In what have I wearied you?  Answer me!

For I brought you up from the land of Egypt,

and redeemed you from the house of slavery;

and I sent before you Moses, Aaron, and Miriam.

O my people, remember now what King Balak of Moab devised,

what Balaam son of Beor answered him,

and what happened from Shittim to Gilgal,

that you may know the saving acts of the LORD.”

“With what shall I come before the LORD,

and bow myself before God on high?

Shall I come before him with burnt offerings,

with calves a year old?

Will the LORD be pleased with thousands of rams,

with ten thousands of rivers of oil?

Shall I give my firstborn for my transgression,

the fruit of my body for the sin of my soul?

He has told you, O mortal, what is good,

and what does the LORD require of you

but to do justice, and to love kindness,

and to walk humbly with your God?”

Psalm 15 (New Revised Standard Version):

O LORD, who may abide in your tent?

Who may dwell on your holy hill?

Those who walk blamelessly, and do what is right,

and speak the truth from their heart;

who do not slander with their tongue,

and do no evil to their friends,

nor take up a reproach against their neighbors;

in whose eyes the wicked are despised,

but who honor those who fear the LORD;

who stand by their oath even to their hurt;

who do not lend money at interest,

and do not take a bribe against the innocent.

Those who do these things shall never be moved.

1 Corinthians 1:18-37 (New Revised Standard Version):

The message about the cross is foolishness to those who are perishing, but to us who are being saved it is the power of God. For it is written,

I will destroy the wisdom of the wise,

and the discernment of the discerning I will thwart.

Where is the one who is wise? Where is the scribe? Where is the debater of this age? Has not God made foolish the wisdom of the world? For since, in the wisdom of God, the world did not know God through wisdom, God decided, through the foolishness of our proclamation, to save those who believe. For Jews demand signs and Greeks desire wisdom, but we proclaim Christ crucified, a stumbling block to Jews and foolishness to Gentiles, but to those who are the called, both Jews and Greeks, Christ the power of God and the wisdom of God. For God’s foolishness is wiser than human wisdom, and God’s weakness is stronger than human strength.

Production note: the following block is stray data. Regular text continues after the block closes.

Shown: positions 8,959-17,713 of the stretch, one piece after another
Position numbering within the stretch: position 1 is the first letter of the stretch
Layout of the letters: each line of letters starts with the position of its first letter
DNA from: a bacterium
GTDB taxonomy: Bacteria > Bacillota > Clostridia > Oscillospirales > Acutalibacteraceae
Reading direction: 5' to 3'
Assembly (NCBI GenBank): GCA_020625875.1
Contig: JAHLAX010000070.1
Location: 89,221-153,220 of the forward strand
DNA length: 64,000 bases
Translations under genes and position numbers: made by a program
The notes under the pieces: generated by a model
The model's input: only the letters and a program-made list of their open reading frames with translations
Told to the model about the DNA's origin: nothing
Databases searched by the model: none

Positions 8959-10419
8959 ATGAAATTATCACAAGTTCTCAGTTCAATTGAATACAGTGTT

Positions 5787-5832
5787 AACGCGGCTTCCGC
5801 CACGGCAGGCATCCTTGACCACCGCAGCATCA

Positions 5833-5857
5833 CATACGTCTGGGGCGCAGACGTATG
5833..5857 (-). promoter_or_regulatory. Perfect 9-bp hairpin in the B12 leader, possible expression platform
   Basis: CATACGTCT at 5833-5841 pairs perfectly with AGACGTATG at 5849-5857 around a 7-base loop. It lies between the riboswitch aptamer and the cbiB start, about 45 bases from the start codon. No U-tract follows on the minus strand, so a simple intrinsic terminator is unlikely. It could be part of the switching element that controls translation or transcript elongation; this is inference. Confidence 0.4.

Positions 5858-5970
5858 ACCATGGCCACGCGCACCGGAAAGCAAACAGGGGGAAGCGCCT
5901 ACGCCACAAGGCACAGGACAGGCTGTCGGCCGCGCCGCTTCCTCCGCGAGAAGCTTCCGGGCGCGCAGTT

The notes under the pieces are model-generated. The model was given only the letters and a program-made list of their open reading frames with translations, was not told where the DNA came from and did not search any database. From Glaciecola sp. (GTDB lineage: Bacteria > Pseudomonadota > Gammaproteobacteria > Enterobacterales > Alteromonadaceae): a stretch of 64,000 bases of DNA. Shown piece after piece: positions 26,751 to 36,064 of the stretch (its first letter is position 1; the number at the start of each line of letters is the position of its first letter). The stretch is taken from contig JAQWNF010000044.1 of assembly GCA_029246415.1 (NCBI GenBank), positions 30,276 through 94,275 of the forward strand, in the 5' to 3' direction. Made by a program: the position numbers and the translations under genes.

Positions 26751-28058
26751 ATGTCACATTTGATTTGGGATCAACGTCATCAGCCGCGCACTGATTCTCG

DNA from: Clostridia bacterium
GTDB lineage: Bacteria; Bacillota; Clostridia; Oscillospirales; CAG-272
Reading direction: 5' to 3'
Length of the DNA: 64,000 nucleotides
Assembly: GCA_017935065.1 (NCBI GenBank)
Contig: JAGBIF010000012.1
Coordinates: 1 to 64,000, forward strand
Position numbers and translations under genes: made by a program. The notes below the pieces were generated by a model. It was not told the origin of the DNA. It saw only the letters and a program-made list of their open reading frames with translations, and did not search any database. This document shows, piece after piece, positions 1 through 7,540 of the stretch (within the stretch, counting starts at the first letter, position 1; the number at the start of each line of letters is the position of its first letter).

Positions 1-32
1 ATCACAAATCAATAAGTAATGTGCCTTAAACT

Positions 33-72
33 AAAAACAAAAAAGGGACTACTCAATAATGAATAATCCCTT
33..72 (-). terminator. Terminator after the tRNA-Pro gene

Consider your own call, brothers and sisters: not many of you were wise by human standards, not many were powerful, not many were of noble birth. But God chose what is foolish in the world to shame the wise; God chose what is weak in the world to shame the strong; God chose what is low and despised in the world, things that are not, to reduce to nothing things that are, so that no one might boast in the presence of God. He is the source of your life in Christ Jesus, who became for us wisdom from God, and righteousness and sanctification and redemption, in order that, as it is written, “Let the one who boasts, boast in the Lord.”

Matthew 5:1-12 (New Revised Standard Version):

When Jesus saw the crowds, he went up the mountain; and after he sat down, his disciples came to him. Then he began to speak, and taught them, saying:

Blessed are the poor in spirit, for theirs is the kingdom of heaven.

Blessed are those who mourn, for they will be comforted.

Blessed are the meek, for they will inherit the earth.

Blessed are those who hunger and thirst for righteousness, for they will be filled.

Blessed are the merciful, for they will receive mercy.

Blessed are the pure in heart, for they will see God.

Blessed are the peacemakers, for they will be called children of God.

Blessed are those who are persecuted for righteousness’ sake, for theirs is the kingdom of heaven.

Blessed are you when people revile you and persecute you and utter all kinds of evil against you falsely on my account. Rejoice and be glad, for your reward is great in heaven, for in the same way they persecuted the prophets who were before you.

The Collect: